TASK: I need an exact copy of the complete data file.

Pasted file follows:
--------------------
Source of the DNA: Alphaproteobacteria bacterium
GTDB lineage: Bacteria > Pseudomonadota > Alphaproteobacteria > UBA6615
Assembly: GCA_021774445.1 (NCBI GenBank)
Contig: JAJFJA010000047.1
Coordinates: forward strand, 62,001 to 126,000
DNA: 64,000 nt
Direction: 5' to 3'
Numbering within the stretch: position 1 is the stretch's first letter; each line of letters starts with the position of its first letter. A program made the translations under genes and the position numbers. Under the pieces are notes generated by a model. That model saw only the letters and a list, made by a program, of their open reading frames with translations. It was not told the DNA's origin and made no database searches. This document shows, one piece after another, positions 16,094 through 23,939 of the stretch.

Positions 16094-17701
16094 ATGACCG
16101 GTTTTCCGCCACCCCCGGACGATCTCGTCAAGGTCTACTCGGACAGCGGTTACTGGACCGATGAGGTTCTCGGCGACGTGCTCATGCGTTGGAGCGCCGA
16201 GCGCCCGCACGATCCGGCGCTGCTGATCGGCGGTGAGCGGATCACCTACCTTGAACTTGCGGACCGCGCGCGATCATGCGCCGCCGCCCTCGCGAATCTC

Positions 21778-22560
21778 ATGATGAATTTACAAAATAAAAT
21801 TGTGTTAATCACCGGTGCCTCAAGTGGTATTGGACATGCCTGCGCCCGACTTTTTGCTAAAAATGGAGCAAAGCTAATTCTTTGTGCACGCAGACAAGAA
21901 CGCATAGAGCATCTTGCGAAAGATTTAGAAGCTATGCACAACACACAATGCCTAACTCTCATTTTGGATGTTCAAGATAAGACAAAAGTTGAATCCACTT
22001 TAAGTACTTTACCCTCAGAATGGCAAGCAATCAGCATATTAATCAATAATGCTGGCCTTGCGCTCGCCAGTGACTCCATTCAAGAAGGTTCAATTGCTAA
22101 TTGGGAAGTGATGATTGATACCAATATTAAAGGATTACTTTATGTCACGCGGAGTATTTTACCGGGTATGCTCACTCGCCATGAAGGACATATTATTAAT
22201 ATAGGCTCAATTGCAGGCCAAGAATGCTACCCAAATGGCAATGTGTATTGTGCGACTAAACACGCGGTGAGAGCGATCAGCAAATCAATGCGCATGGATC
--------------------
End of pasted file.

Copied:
Source of the DNA: Alphaproteobacteria bacterium
GTDB lineage: Bacteria > Pseudomonadota > Alphaproteobacteria > UBA6615
Assembly: GCA_021774445.1 (NCBI GenBank)
Contig: JAJFJA010000047.1
Coordinates: forward strand, 62,001 to 126,000
DNA: 64,000 nt
Direction: 5' to 3'
Numbering within the stretch: position 1 is the stretch's first letter; each line of letters starts with the position of its first letter. A program made the translations under genes and the position numbers. Under the pieces are notes generated by a model. That model saw only the letters and a list, made by a program, of their open reading frames with translations. It was not told the DNA's origin and made no database searches. This document shows, one piece after another, positions 16,094 through 23,939 of the stretch.

Positions 16094-17701
16094 ATGACCG
16101 GTTTTCCGCCACCCCCGGACGATCTCGTCAAGGTCTACTCGGACAGCGGTTACTGGACCGATGAGGTTCTCGGCGACGTGCTCATGCGTTGGAGCGCCGA
16201 GCGCCCGCACGATCCGGCGCTGCTGATCGGCGGTGAGCGGATCACCTACCTTGAACTTGCGGACCGCGCGCGATCATGCGCCGCCGCCCTCGCGAATCTC

Positions 21778-22560
21778 ATGATGAATTTACAAAATAAAAT
21801 TGTGTTAATCACCGGTGCCTCAAGTGGTATTGGACATGCCTGCGCCCGACTTTTTGCTAAAAATGGAGCAAAGCTAATTCTTTGTGCACGCAGACAAGAA
21901 CGCATAGAGCATCTTGCGAAAGATTTAGAAGCTATGCACAACACACAATGCCTAACTCTCATTTTGGATGTTCAAGATAAGACAAAAGTTGAATCCACTT
22001 TAAGTACTTTACCCTCAGAATGGCAAGCAATCAGCATATTAATCAATAATGCTGGCCTTGCGCTCGCCAGTGACTCCATTCAAGAAGGTTCAATTGCTAA
22101 TTGGGAAGTGATGATTGATACCAATATTAAAGGATTACTTTATGTCACGCGGAGTATTTTACCGGGTATGCTCACTCGCCATGAAGGACATATTATTAAT
22201 ATAGGCTCAATTGCAGGCCAAGAATGCTACCCAAATGGCAATGTGTATTGTGCGACTAAACACGCGGTGAGAGCGATCAGCAAATCAATGCGCATGGATC